Sunday, October 14, 2012

Exploration 7: Family

In recent years and during the time in which The Grapes of Wrath take place, family has played a large role in American life. During times of economic uncertainty, families depend on one another to get by, and we see that in The Grapes of Wrath. It's not just the Joads we see it in, but in every major decision that is made in the book, and in every character that we meet.

Through Muley Graves, the reader sees what happens when someone separates from the family. Muley just wonders about, and has no real meaning left. He claims to be watching over everyone's land, but the farmers are not going to head back when they have been pushed off their land. Muley tries to give himself purpose, and it is all in vain. Later on, Casy saves Tom's skin by taking the fault in beating a cop. When asked why he did it, Casy answers with, "Somebody got to take the blame. I got no kids. They'll jus' put me in jail, an' I ain't doin' nothin' but set aroun'." It comes off as a man who, yes is saving a friend more prison time, but also figures that he does not have a hell of a lot to live for. Had Casy had a family to worry about, this part of chapter twenty might have played out differently.
The Joads (Grapes of Wrath movie) are a close knit-large family.

As for the Joads, we see how everything they do is for family. Ma is the central figure, and tries to keep everyone together. When Tom suggest that the rest of the family should head into Bakersfield, and himself and Casy would meet up after they fix the truck, Ma pulls out a bar of iron, and threatens to beat anyone who doesn’t agree with her that they should all stick together. Ma hates to see the family fight, and hates the idea of being separated from the others. Her belief is that, in the end, all anyone ever has is family.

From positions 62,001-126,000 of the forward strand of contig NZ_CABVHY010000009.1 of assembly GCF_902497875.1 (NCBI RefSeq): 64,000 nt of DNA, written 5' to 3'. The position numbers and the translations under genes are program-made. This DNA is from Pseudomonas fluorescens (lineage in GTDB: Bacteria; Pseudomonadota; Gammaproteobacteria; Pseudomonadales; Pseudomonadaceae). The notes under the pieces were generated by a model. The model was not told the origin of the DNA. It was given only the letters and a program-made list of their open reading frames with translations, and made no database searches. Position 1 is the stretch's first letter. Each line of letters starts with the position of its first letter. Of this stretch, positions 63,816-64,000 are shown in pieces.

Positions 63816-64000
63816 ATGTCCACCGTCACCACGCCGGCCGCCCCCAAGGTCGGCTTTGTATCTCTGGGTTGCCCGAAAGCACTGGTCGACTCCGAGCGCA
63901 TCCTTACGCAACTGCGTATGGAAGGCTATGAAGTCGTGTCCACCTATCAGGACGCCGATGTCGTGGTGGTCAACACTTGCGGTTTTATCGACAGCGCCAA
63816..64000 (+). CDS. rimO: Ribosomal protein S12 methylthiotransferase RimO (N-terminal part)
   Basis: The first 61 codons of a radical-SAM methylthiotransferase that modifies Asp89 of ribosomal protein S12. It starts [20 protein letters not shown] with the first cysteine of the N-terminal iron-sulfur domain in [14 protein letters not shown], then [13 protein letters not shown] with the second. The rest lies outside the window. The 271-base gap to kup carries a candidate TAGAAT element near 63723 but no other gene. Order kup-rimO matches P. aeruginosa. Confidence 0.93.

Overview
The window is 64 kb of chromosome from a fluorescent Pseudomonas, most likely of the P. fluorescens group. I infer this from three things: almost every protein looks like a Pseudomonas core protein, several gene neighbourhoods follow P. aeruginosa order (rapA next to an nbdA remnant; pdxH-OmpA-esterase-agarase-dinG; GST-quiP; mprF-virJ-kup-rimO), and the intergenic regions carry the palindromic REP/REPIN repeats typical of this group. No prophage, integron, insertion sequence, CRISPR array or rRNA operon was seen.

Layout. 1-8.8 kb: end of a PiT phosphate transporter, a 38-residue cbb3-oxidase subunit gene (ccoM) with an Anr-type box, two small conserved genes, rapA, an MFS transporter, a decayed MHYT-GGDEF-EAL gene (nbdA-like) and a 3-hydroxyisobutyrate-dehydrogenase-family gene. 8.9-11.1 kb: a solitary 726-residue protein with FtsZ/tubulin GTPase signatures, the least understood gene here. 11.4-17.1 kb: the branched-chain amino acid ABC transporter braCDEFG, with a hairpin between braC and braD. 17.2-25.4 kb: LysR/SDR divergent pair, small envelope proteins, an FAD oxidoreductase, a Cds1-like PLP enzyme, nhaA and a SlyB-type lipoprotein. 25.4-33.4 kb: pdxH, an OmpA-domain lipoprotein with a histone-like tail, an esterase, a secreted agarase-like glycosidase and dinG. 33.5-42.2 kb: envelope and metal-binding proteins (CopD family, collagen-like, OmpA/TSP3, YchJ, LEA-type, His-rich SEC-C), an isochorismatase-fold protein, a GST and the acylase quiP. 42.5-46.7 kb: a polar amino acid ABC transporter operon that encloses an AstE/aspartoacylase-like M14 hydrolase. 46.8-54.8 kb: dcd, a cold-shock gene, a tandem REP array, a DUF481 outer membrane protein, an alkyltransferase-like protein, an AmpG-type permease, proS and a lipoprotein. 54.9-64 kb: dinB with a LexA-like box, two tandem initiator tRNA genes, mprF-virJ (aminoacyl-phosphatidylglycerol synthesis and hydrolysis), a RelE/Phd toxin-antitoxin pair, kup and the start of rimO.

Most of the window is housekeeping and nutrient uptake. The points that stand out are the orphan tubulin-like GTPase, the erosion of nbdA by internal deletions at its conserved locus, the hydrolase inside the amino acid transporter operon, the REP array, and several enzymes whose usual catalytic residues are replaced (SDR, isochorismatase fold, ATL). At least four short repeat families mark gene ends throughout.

Today's society tries to get back to old family values.
In today’s society, there has been a push to spend more time with family. In TV ads, people have been encouraged to sit down for a family meal at the dining table. We see more families moving in together to help support each other because money just is not there. I value family in a way that Ma sort of does. I hate to see my family be separated (my parents’ divorce when I was seven still bothers me), and when we stray from our traditions, it angers me. Coming from a family where we don’t have a lot, and my dad’s side being farmers, well, I’ve learned the meaning of family, and having that support system. Family is like a backbone, and everyone needs one.


  1. You are very right. Today the world may change around us the one thing will always remain resolute, the family. As the times get "hard" again the family will still be the "backbone," as you put it, of the American society.

  2. Family is very important, I come from a big family, 8 brothers and sisters, and I wouldn't trade it for anything. I can relate to a lot of what you wrote, especially the part " in the end, all anyone ever has is family" my mom is the exact same way.

  3. Indeed... We have seen this trait since the beginning of time: The family that endures all days together, stays together.

  4. We do need family, even though i didnt have much of a family growing up. Family is together through the hard times, to support each other.

  5. I really like the part of your exploration where you point out that the scene where Casy takes the blame for Tom would have been different if Casy would have had a family. Family is very important to most people and it influences the way they act a lot of the time.

  6. You are so right. Family has always been the same through all the years. Of course they have their own fights and problems throughout the book, but they stay together. And families still do today.